How it works: Autonomic Computing

Technology is like a race car going 200 miles per hour on the fastest track on earth.
Systems crash. People make mistakes. Computers need lots of maintenance to keep them up and running. That's life.
At the same time, businesses have become increasingly intolerant of computer failures while placing ever-greater demands on the technology they use.

  Since no one is close to writing defect-free software or hardware, we need computers capable of running themselves, and with far greater levels of intelligence built right into the technology itself.  

And by "intelligence," we're not talking about computers that can write the next Ninth Symphony.
We're talking about the same kind of intelligence we take for granted in our own bodies.

We walk up three flights of stairs and our heart rate increases . . .   It's hot, we perspire . . .
It's cold, we shiver...

We don't tell ourselves to do these things. They just happen. We need something similar for business.

The implications are immediately evident: A network of organized, "smart" computing components that give us what we need, when we need it, without a conscious mental or even physical effort.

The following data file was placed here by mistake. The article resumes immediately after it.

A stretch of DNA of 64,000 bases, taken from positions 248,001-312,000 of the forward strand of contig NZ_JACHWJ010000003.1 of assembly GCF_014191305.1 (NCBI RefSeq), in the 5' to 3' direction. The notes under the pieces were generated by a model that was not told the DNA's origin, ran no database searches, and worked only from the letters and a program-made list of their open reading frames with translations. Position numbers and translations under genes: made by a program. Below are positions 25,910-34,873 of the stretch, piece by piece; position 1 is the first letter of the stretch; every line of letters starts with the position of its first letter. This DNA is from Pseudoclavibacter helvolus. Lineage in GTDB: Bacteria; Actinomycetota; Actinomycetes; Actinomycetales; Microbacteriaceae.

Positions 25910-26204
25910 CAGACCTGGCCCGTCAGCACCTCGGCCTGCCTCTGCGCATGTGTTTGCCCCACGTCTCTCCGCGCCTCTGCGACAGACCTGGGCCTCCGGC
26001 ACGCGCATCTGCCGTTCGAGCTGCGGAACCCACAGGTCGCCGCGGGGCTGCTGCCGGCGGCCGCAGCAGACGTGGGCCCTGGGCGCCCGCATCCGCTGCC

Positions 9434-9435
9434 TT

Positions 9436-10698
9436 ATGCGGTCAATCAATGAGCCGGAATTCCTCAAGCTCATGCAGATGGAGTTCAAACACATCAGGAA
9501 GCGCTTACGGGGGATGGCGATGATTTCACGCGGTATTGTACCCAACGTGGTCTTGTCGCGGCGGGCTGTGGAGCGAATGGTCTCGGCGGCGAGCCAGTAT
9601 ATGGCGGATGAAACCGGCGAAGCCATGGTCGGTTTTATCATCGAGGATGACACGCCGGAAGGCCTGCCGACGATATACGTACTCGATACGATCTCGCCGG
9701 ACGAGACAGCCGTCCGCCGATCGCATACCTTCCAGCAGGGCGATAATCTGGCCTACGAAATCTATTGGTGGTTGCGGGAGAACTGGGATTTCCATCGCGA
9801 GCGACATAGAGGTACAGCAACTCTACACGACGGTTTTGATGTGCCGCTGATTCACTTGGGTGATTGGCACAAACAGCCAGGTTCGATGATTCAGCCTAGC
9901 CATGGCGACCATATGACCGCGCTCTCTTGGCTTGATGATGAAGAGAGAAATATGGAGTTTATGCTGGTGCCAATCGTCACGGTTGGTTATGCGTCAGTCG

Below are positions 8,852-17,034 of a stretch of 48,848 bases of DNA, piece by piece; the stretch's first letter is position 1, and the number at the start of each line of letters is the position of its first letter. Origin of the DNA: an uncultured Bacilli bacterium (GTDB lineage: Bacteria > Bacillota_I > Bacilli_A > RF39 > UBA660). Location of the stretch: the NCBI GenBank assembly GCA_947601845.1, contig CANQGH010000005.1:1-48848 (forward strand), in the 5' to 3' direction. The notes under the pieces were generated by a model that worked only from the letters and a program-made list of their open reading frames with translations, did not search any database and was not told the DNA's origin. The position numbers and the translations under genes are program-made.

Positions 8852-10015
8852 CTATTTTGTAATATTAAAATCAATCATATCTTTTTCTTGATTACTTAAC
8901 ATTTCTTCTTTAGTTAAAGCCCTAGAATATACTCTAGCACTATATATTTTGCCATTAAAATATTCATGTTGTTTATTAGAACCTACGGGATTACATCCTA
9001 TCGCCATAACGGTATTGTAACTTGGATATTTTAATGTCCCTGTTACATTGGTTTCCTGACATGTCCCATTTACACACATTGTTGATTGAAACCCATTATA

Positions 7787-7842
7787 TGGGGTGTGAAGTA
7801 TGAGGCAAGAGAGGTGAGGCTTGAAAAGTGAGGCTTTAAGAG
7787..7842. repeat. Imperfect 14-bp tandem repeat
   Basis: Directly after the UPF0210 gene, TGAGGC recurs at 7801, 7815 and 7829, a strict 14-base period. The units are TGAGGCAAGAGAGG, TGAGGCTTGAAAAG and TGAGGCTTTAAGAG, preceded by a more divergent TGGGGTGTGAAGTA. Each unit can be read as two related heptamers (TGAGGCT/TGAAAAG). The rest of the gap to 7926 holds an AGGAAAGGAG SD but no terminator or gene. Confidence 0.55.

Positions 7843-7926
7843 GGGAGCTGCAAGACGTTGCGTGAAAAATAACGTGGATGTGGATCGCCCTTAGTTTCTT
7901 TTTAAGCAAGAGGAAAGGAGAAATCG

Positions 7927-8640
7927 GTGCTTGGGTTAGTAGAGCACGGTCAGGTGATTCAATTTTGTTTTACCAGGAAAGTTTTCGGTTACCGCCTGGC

Autonomic at work

A computer at a financial services company freezes up intermittently.    No customer transactions are being processed for several seconds, losing thousands of dollars in business and customer confidence and loyalty.
Today, IT support staff might not even find out about the problem for more than a day; when they do, it might take a couple days to figure out what is happening.   With an autonomic system in place, the freeze-up is detected the first time it happens and matched against historical problem data. The settings are reset automatically, averting any real loss of revenue and customer loyalty.
A report that the manager
                      reads the next day
shows the action that was taken.


Want to know more?
Want to know more?